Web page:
I also spoke with Dr. Jason Woodward, extension plant pathologist district 2, this week about the increase in corn disease pressure this season.  Dr. Woodward explained, “The wetter weather has increased the corn disease pressure throughout the region and there has been a lot of fungicide go out to combat them.  Much of the older corn in the Lubbock area has reached dent stage and I feel pretty confident stating that those fields should be on the downhill side of the rust and blight risks.  Even if those post dent fields have an increase in disease it might not be an economic situation as that field starts to dry down, especially if they have already been treated.  On the other hand, the whole region has quite a bit of late corn that hasn’t even tasseled yet.  Those fields are going to be a major concern for disease issues as we move forward if the moist weather persists.  As the days start growing shorter, the nights cooler, and morning dew becomes common, in conjunction with a continued wet weather pattern, and we could see some major issues with several of these corn diseases over the next few weeks and months on those younger corn fields as they progress through key and later reproductive growth stages… Now that many of these diseases are present in the region at a noticeable level, I might even expect to see even higher disease problems in pivots compared to say drip fields where we will be making applications of water to the plant even if the much appreciated rain patterns slow.”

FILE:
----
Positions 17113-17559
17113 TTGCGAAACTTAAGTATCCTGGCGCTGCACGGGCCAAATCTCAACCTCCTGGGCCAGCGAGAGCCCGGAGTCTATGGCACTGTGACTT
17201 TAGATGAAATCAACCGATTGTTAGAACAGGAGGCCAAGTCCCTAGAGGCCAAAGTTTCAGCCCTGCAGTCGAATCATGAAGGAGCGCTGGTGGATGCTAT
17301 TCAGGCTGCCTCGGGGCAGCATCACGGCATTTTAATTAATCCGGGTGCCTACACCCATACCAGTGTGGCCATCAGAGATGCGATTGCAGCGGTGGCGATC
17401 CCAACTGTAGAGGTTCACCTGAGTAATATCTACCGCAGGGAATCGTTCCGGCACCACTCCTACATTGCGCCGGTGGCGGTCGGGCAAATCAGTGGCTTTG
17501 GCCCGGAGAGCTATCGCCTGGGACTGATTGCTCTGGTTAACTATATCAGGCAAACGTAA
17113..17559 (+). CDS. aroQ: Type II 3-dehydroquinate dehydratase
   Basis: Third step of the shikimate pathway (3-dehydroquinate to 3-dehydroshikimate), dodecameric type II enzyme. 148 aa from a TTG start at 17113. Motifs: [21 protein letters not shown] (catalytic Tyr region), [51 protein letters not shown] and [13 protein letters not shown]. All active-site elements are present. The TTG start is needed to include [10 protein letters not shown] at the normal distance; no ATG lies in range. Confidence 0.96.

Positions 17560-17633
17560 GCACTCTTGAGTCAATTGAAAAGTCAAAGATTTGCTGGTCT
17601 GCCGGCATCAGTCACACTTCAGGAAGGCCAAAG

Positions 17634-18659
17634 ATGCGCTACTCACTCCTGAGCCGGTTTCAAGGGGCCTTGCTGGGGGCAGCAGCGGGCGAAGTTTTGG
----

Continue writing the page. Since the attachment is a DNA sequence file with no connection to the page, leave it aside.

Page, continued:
This situation described by Dr. Woodward certainly holds true for the late corn fields in our scouting program corn acres and looks valid throughout Hale, Swisher, & Floyd with greater than normal late corn acres due to be hitting those key reproductive stages soon.  We really do not want to chase away any future rainfall that we know we will need but we should be aware of the potential problems that could arise with the blessings of a good rainfall pattern. 

Please call or come by if you have any questions,
Blayne

Tuesday, July 21, 2015

Sugarcane aphid arrives in Floyd and Hockley




By Dr. Pat Porter

Blayne Reed, Extension Agent - IPM for Hale, Swisher and Floyd counties, found several small to moderate sized colonies in a sorghum field 5 miles north of Lockney on July 21st. These aphids were below treatable levels and there were abundant yellow sugarcane aphids (a different aphid species) and spider mites in the field as well.